The word “master” presents the upper-classmen as people who have mastery—or, put otherwise, ownership—over the lower-class, which consequently dehumanizes ‘Untouchables’ such as Bakha and Lakha himself into mere sources of labour-power. This is further emphasized with Lakha’s use of the possessive pronoun “our” preceding the word “master”—by using this word, Lakha is voluntarily accepting the higher class’s authority over both himself and his son. The willingness through which Lakha is producing himself as an inferior subject of the Indian caste system reveals the ossification of class ideology within his psyche. The objectification of the ‘Untouchables’ additionally negates any claims to justice Bakha posits because it incorporates the discrimination of the lower class into normative social behaviour. Through the repetition of this norm—as exemplified by Lakha’s repeated “no”—Bakha recognizes, through ideological state apparatuses, that his low social position is ‘natural,’ as it were.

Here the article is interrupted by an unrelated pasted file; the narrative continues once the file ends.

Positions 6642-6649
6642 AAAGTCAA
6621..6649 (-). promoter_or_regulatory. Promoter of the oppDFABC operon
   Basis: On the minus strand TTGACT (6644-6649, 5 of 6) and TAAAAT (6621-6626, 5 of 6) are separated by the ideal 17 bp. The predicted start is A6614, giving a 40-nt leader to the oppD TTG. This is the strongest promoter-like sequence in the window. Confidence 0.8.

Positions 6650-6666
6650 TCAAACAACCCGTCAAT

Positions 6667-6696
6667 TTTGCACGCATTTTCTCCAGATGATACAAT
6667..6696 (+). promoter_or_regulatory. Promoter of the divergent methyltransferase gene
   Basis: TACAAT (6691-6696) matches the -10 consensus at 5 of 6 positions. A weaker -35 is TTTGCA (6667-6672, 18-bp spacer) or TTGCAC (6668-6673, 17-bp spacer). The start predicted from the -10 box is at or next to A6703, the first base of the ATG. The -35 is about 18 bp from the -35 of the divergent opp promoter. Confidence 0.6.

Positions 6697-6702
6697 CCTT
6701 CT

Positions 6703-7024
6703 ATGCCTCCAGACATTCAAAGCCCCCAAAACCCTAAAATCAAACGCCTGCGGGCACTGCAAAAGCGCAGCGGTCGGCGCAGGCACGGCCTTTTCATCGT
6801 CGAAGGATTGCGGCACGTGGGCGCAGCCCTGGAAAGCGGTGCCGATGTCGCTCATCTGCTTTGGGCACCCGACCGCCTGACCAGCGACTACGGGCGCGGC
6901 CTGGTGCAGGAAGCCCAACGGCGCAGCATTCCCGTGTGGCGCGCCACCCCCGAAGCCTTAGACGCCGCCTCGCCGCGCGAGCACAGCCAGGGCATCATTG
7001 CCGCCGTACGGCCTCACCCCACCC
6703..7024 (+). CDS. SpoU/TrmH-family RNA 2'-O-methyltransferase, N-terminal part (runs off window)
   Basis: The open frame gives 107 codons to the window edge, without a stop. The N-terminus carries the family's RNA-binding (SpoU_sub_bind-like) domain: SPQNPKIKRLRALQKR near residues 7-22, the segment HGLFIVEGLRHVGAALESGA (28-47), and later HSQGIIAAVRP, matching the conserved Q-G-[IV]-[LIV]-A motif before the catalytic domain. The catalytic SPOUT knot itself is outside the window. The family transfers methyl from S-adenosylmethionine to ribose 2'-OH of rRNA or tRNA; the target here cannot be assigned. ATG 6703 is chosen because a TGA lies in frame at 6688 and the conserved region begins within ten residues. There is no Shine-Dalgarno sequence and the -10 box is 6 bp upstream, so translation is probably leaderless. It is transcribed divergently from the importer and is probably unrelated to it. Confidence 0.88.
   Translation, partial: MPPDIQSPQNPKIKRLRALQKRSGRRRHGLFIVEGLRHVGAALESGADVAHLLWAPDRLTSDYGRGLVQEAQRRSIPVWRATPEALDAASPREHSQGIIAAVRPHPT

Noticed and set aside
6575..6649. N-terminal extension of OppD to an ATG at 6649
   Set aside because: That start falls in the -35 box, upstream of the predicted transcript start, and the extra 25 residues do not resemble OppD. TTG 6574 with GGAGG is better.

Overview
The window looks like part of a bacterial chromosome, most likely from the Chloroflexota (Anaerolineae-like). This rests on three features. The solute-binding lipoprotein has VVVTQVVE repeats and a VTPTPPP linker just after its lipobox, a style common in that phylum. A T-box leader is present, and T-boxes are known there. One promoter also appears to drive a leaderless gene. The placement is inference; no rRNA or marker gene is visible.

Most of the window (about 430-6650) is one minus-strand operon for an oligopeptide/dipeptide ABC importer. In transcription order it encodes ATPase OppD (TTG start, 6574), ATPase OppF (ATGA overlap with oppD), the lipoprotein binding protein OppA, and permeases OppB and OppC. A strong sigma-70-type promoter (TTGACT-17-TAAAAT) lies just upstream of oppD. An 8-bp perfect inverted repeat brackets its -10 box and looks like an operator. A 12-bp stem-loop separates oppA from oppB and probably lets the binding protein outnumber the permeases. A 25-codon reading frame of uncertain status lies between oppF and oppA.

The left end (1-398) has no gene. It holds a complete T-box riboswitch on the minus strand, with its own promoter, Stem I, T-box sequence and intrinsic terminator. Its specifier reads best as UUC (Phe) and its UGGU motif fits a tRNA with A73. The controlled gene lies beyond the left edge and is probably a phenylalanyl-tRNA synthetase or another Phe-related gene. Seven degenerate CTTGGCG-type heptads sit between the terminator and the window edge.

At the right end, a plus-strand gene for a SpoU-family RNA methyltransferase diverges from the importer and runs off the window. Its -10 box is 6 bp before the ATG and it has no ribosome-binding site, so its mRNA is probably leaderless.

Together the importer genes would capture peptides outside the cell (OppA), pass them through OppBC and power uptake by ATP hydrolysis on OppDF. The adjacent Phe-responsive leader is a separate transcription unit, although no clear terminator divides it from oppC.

Despite their similar confinement within their societal positions, Hermione and Bakha distinctly incorporate their respective class ideologies, which consequently brings about divergent resistant subjectivities^3 from both figures. In Hermione’s case, the internalization of her role as a 20th-century woman is most apparent in her relationship with George Lowndes. The forest where Hermione meets regularly with George is a place of solace for her since nature’s wilderness, in all of its Kantian sublime, offers a separated space from society in which Hermione can temporarily escape her gendered societal expectations. She takes advantage of this freedom by expressing her literary artistry, which can be seen in her description of her surroundings in which she personifies the forest: “[…] they were knees and brown flanks and the long low swirl of stone arrows that cut them forever and forever from the country they had that once repudiated” (H.D., HERmione, 65). Separated from gendered prejudices, Hermione is able to access a creativity that is uniquely her own, beyond that of the artistic feminine expectations that Eugenia and the Bryn Mawr graduates adhere to. She describes, in detail, the visual images in front of her to illustrate the forest through bodily terms, such as “abreast,”^4 “knees,” and “brown flanks,” personifying the natural setting. Moreover, it is through these bodily fragments’ ability to “cut” Hermione off from normativity that nature’s sublime manifests itself, effectively offering her an escape from the standards that she has since “repudiated.” Hermione’s simple yet descriptive poetic prose in this passage hints at H.D.’s eventual career as a renowned Imagist poet which further demonstrates the liberating power of nature vis-à-vis Hermione’s art. George, however, interrupts her literary creativity by transforming this forest into the forest of Arden in quoting Shakespeare’s As You Like It while attributing to himself the part of Orlando (63). Hermione, by virtue of being his lover, accordingly aligns herself with Rosalind. Through George’s Shakespearian allusion, Hermione reenters a patriarchal society by actively enacting a female role that exists within the male-dominated literary canon. Hermione recognizes, due to her internalization of patriarchal ideology, that this secondary “decorative” role is one that most strongly follows society’s expectations for women, which then would allow her to leave behind the failure that she experienced at Bryn Mawr (168). Despite the societal validation that results from her heteronormative relationship with George, her mind is dissatisfied. She constantly repeats that her identity is “smudged out” as, similarly to Eugenia, her role as the wife constantly forces her to debase herself (71). Having found no solace in her compliance to social standards, Hermione searches for another method of psychological escape from her sense of failure, therefore producing a resistant subjectivity that expresses itself in both her rupture with George and her desire to pursue an identity beyond the ideology of the patriarchy. H.D. thus purposefully presents the failure of a marriage plot between the young male artist George—a personage that fits the standard expectations for a Künstlerroman’s main character—and the unconventional heroine Hermione, whom she presents as the actual protagonist of this coming-of-age novel, to destabilize the literary formula of the Künstlerroman and criticize the extent through which women are demeaned, even in a literary context.